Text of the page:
Publication date: Sep 06, 2019
A limited evidence base and lack of clear clinical guidelines challenge healthcare systems’ adoption of precision medicine. The effect of these conditions on demand is not understood.
This research estimated the public’s preferences and demand for precision medicine outcomes.
A discrete-choice experiment survey was conducted with an online sample of the US public who had recent healthcare experience. Statistical analysis was undertaken using an error components mixed logit model. The responsiveness of demand in the context of a changing evidence base was estimated through the price elasticity of demand. External validation was examined using real-world demand for the 21-gene recurrence score assay for breast cancer.
In total, 1124 (of 1849) individuals completed the web-based survey. The most important outcomes were survival gains with statistical uncertainty, cost of testing, and medical expert agreement on changing care based on test results. The value ($US, year 2017 values) for a test where most (vs. few) experts agreed to changing treatment based on test results was $US1100 (95% confidence interval [CI] 916-1286). Respondents were willing to pay $US265 (95% CI 46-486) for a test that could result in greater certainty around life-expectancy gains. The predicted demand of the assay was 9% in 2005 and 66% in 2014, compared with real-world uptake of 7% and 71% (root-mean-square prediction error 0.11). Demand was sensitive to price (1% increase in price resulted in > 1% change in demand) when first introduced and insensitive to price (1% increase in price resulted in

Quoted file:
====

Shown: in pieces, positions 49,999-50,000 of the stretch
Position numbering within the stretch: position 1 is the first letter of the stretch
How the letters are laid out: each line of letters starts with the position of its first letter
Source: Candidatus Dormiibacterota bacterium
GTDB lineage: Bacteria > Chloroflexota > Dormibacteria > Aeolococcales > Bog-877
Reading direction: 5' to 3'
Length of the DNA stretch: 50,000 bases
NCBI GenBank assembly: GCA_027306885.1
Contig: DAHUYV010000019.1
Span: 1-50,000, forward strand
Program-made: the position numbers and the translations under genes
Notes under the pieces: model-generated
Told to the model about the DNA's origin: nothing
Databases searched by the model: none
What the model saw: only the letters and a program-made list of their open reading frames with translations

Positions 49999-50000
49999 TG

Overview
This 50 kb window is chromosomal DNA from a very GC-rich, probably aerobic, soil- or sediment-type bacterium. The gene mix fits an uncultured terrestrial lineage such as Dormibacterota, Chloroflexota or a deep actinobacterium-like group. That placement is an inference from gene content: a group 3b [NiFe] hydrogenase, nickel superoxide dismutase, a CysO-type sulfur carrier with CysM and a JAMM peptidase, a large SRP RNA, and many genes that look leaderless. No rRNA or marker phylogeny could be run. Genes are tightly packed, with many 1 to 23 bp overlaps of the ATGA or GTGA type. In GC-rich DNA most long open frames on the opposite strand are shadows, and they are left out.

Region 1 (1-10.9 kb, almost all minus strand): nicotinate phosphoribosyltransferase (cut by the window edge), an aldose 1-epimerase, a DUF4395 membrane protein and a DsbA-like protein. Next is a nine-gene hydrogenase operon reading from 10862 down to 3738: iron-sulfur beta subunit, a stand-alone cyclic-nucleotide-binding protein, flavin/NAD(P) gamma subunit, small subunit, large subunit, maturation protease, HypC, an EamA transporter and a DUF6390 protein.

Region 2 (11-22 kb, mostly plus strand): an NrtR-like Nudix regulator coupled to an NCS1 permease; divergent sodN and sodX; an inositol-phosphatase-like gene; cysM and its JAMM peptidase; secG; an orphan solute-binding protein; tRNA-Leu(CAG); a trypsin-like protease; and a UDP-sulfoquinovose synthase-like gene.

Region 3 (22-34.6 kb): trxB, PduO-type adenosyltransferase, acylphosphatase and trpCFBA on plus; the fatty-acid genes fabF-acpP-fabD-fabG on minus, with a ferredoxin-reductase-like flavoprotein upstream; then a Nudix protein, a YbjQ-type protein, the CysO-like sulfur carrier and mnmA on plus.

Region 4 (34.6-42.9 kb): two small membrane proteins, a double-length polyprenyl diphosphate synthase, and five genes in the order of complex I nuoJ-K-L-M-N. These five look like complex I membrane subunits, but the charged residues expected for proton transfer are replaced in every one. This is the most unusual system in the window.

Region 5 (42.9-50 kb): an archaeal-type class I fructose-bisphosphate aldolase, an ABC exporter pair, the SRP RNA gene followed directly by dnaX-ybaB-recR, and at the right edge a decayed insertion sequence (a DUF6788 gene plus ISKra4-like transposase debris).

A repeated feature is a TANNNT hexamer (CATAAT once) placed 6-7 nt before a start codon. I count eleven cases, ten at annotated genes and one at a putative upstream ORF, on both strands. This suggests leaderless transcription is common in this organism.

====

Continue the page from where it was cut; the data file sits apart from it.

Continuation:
Regier, D.A., Veenstra, D.L., Basu, A., and Carlson, J.J. Demand for Precision Medicine: A Discrete-Choice Experiment and External Validation Study. 05345. 2019 Pharmacoeconomics.
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